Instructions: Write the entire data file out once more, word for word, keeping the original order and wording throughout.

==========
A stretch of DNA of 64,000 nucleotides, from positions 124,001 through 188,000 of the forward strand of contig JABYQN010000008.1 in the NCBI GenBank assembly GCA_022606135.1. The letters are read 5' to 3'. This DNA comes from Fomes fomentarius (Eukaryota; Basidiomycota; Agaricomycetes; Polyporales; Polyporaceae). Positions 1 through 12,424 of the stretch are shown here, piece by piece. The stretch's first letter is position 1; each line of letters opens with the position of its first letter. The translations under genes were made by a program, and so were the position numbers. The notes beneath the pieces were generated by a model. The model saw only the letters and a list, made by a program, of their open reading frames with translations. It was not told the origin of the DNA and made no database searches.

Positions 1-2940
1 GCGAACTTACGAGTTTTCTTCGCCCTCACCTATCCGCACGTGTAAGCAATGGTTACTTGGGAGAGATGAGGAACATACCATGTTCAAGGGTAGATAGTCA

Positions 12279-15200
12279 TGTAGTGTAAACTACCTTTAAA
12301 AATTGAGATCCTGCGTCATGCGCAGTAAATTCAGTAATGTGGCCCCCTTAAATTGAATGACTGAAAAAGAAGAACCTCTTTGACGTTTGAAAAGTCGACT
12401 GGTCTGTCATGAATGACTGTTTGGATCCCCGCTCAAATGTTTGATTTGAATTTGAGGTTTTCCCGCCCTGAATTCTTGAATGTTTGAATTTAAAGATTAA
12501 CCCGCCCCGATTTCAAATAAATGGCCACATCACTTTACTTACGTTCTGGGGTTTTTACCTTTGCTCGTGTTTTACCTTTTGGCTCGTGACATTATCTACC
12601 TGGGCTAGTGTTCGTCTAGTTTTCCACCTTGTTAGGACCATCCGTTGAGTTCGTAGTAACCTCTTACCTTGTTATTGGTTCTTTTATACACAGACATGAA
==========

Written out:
A stretch of DNA of 64,000 nucleotides, from positions 124,001 through 188,000 of the forward strand of contig JABYQN010000008.1 in the NCBI GenBank assembly GCA_022606135.1. The letters are read 5' to 3'. This DNA comes from Fomes fomentarius (Eukaryota; Basidiomycota; Agaricomycetes; Polyporales; Polyporaceae). Positions 1 through 12,424 of the stretch are shown here, piece by piece. The stretch's first letter is position 1; each line of letters opens with the position of its first letter. The translations under genes were made by a program, and so were the position numbers. The notes beneath the pieces were generated by a model. The model saw only the letters and a list, made by a program, of their open reading frames with translations. It was not told the origin of the DNA and made no database searches.

Positions 1-2940
1 GCGAACTTACGAGTTTTCTTCGCCCTCACCTATCCGCACGTGTAAGCAATGGTTACTTGGGAGAGATGAGGAACATACCATGTTCAAGGGTAGATAGTCA

Positions 12279-15200
12279 TGTAGTGTAAACTACCTTTAAA
12301 AATTGAGATCCTGCGTCATGCGCAGTAAATTCAGTAATGTGGCCCCCTTAAATTGAATGACTGAAAAAGAAGAACCTCTTTGACGTTTGAAAAGTCGACT
12401 GGTCTGTCATGAATGACTGTTTGGATCCCCGCTCAAATGTTTGATTTGAATTTGAGGTTTTCCCGCCCTGAATTCTTGAATGTTTGAATTTAAAGATTAA
12501 CCCGCCCCGATTTCAAATAAATGGCCACATCACTTTACTTACGTTCTGGGGTTTTTACCTTTGCTCGTGTTTTACCTTTTGGCTCGTGACATTATCTACC
12601 TGGGCTAGTGTTCGTCTAGTTTTCCACCTTGTTAGGACCATCCGTTGAGTTCGTAGTAACCTCTTACCTTGTTATTGGTTCTTTTATACACAGACATGAA